• form and scale – for example, how many storeys each house will contain
  • style – for example, contemporary or traditional
  • landscaping – for example, whether trees will be retained or replaced
  • access – for example, how will cars and pedestrians enter and leave the site.

This section may also summarise the need or justification for the development. For example, an extension to a commercial property might be required because the business has outgrown its premises. A new housing scheme might be justified because there is a clear and urgent need for housing in the area.

Planning history

Where relevant, we will investigate the site planning history and provide a list of previous planning applications on and around the site. If these require any further discussion, that will take place in the commentary section of the report.

Policy justification

Here, we will copy and paste all relevant national, regional and local planning policies. Where relevant, we will also copy and paste relevant sections of planning guidance documents, including (for example) advice notes published by Historic England and local design guides.

The commentary section of the report will make reference to the policies and guidance that appear here.


This is where the hard work really begins! In the commentary we will persuasively discuss all matters likely to be relevant to the decision making process. If, for example, your development is a new house, this section is likely to include the following paragraphs (among others):

  • Principle of development -for example, do planning policies support new housing of this type in this location?
  • Impact on neighbours – for example, is their privacy preserved and is overlooking avoided?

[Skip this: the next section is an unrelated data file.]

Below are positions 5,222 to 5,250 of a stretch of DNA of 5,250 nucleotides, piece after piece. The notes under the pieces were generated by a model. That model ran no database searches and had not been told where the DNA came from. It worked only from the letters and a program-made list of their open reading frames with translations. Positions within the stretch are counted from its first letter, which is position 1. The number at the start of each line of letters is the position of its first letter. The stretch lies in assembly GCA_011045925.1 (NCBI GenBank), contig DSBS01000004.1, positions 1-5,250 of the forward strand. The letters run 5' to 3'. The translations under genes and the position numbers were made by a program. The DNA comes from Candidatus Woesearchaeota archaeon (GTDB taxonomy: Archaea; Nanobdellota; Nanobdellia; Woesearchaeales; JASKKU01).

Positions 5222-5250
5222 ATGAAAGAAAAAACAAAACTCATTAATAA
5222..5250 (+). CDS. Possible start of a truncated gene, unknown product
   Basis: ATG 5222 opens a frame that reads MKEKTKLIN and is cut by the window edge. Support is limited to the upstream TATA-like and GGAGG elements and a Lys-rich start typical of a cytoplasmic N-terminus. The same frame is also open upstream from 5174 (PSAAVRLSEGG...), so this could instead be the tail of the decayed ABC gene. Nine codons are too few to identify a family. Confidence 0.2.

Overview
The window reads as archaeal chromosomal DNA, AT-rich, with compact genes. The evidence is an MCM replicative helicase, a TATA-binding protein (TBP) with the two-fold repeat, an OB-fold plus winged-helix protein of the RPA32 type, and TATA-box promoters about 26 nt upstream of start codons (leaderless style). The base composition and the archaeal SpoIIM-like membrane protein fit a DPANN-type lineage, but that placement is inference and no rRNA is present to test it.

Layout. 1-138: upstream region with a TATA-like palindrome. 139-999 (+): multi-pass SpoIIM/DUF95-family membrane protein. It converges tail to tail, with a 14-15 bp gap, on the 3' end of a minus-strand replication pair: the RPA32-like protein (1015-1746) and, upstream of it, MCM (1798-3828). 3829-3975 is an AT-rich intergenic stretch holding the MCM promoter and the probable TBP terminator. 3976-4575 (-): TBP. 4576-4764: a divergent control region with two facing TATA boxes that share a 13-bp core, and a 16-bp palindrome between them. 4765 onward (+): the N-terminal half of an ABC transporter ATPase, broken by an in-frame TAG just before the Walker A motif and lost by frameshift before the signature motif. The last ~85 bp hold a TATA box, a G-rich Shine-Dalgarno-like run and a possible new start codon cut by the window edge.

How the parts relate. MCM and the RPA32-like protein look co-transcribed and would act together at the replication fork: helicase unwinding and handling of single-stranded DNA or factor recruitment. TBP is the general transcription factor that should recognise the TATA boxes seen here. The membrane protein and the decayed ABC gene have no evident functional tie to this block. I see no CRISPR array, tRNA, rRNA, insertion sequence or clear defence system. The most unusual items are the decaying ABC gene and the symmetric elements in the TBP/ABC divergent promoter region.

• Impact on the character & appearance of the area – for example, is the style and size of the house in keeping with neighbouring buildings?
  • Biodiversity & landscape impact – for example, would there be a net gain of trees and shrubs?
  • Highways safety, parking & access – for example, is the access point wide enough and does it offer good visibility?

Each paragraph will make reference to the relevant planning policies and explain how compliance with each policy is achieved.

Other matters commonly discussed in our commentaries include:

  • Previous planning decisions – both on the application site and in the local area
  • Case law – sometimes, court judgments provide compelling support for an application
  • Fallback position – if your site has an alternative or theoretical planning consent it could “fall back” on, this will often be worth a mention. In some cases, it may even be a main argument.

What matters are relevant in the case of a particular planning application will vary greatly depending on a whole host of factors including the location of the site, the type and amount of development and the status of the local plan. Because of this, every planning application is unique and our bespoke commentaries recognise and reflect this.


In the statement’s conclusion, we will sum up the reasons why planning permission should be granted for the development. This is likely to include an overview of the main benefits and positive features of the development. In most cases, it will also list all those planning policies with which the development demonstrates accordance.

If you require a design & access statement for a current or future project, please get in touch.